Spinal mobility factors and predicting response to biologic therapy for patients with axial spondyloarthritis

Spinal mobility factors and predicting response to biologic therapy for patients with axial spondyloarthritis

What was this study about?

Axial spondyloarthritis (axSpA) is a joint disease that affects the spine. As part of a patient’s assessment for axSpA the mobility of the spine is commonly measured; this is time consuming and needs to be conducted in-person by trained health care providers

The British Society for Rheumatology Biologics Register in Ankylosing Spondylitis (BSRBR-AS) is a research project which collected spinal mobility data from 1960 people with axSpA across the UK. In addition to this, questionnaires were completed by patients, and clinical data, including disease responses to new ‘biologic’ therapies, were also collected as part of this register.

What was the study looking for?

In this study we tried to determine:

  • Which factors, taken from data routinely collected at patient recruitment, are associated with poor spinal mobility, and
  • Whether spinal mobility collected at recruitment can predict the response to treatment when using ‘biologic’ drugs for the first time.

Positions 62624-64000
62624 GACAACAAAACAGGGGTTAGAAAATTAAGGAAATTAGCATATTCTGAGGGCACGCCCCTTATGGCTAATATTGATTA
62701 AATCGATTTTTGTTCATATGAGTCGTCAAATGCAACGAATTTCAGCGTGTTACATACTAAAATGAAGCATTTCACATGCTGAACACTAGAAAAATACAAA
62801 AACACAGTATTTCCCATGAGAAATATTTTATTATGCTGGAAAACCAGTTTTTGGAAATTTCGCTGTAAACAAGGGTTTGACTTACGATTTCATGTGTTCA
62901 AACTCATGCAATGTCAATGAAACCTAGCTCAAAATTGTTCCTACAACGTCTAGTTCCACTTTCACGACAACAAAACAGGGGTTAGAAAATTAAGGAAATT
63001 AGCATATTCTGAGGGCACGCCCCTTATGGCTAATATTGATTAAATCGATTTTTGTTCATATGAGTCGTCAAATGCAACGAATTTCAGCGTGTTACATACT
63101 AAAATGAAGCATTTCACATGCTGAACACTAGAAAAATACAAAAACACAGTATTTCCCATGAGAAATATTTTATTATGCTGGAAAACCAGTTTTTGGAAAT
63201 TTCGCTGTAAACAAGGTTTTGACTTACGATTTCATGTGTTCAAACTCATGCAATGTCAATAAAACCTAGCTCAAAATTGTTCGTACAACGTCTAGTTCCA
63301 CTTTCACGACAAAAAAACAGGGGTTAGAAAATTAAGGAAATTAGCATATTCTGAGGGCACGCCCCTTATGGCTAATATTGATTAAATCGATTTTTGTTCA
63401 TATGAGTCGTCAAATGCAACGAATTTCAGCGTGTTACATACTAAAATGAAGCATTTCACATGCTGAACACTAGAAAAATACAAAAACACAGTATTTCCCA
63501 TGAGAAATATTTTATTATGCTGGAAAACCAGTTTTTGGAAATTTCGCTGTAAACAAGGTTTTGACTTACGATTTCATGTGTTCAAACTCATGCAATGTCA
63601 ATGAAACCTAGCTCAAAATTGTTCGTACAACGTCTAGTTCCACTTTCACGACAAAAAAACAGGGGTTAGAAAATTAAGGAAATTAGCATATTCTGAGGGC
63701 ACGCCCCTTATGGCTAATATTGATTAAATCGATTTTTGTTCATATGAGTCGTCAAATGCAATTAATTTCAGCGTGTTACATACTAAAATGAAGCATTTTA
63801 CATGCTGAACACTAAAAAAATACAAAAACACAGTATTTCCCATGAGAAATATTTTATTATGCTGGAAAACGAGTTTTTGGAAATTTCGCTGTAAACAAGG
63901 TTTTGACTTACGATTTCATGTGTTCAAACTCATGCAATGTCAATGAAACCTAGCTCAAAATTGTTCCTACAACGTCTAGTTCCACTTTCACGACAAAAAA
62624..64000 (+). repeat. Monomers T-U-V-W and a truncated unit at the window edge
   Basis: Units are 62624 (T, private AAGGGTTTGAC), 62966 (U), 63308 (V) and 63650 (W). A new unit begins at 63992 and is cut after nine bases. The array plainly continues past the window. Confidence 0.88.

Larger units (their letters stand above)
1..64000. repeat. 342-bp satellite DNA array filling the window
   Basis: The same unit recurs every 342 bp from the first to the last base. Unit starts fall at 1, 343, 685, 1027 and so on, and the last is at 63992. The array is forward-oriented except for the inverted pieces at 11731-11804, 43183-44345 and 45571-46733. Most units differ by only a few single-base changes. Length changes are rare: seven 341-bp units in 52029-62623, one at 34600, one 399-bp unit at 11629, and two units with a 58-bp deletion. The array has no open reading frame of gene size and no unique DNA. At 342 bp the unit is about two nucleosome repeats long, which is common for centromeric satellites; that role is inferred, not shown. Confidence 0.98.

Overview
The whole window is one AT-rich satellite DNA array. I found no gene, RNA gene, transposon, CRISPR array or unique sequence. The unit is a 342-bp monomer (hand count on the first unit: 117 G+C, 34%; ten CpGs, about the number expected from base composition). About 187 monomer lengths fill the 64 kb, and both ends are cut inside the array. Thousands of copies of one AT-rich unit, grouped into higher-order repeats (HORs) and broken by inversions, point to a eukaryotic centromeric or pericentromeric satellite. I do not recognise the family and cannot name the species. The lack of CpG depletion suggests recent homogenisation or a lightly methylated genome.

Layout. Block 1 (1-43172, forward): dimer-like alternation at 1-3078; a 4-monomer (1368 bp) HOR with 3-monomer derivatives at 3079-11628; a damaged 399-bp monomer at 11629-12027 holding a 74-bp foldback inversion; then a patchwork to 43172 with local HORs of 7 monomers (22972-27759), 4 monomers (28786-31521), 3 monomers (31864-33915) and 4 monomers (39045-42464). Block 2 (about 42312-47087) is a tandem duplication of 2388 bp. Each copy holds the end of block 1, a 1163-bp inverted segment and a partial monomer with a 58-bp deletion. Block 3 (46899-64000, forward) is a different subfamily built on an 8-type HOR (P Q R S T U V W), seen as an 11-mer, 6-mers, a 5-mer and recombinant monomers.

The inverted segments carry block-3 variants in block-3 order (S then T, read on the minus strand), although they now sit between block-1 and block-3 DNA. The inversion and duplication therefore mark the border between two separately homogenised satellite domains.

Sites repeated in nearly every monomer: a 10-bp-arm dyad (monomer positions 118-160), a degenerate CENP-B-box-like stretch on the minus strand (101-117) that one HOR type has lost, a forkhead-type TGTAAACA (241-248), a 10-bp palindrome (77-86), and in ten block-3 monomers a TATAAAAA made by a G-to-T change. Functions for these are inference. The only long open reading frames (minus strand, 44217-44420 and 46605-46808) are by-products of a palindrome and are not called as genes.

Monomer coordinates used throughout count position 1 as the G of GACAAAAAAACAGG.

What did the study find?

The results of the study found that:

  • Approximately three quarters of clinical centres participating to this study routinely measured the spinal mobility in their axSpA patients
  • Using routinely collected ‘factors’, spinal mobility could only be reasonably well estimated in half of the patients studied
  • Poor spinal mobility was predicted using a combination of these ‘factors’:
    • socio-demographic (being older, being male, those not currently employed and those educated at a lower level)
    • clinical (poorer physical function, signs of active inflammation in the lower back, longer duration of symptoms)
    • biological (high CRP levels, meaning signs of inflammation, most probably due to the axSpA condition)
  • Poorer spinal mobility at recruitment predicted a lower effectiveness of the ‘biologic’ drug therapy between 3 to 9 months after the treatment start. Hence, patients with poor spinal mobility were less likely to reduce their disease activity when compared with levels at recruitment. Also, poorer spinal mobility at recruitment predicted poorer quality of life after the treatment with ‘biologics’ drugs.

What is the main message from these results?

This study suggests that while measuring spinal mobility can provide additional information on disease status and, for some measures, of response to treatment, it remains to be determined how this should be incorporated into disease monitoring and clinical decision making, particularly in circumstances where face-to-face consultations are likely to become less frequent.

Who funded this work?

The study was supported by the British Society for Rheumatology, who received funding for this from Pfizer, AbbVie and UCB.

Where can I read more?

You can read the full scientific paper here.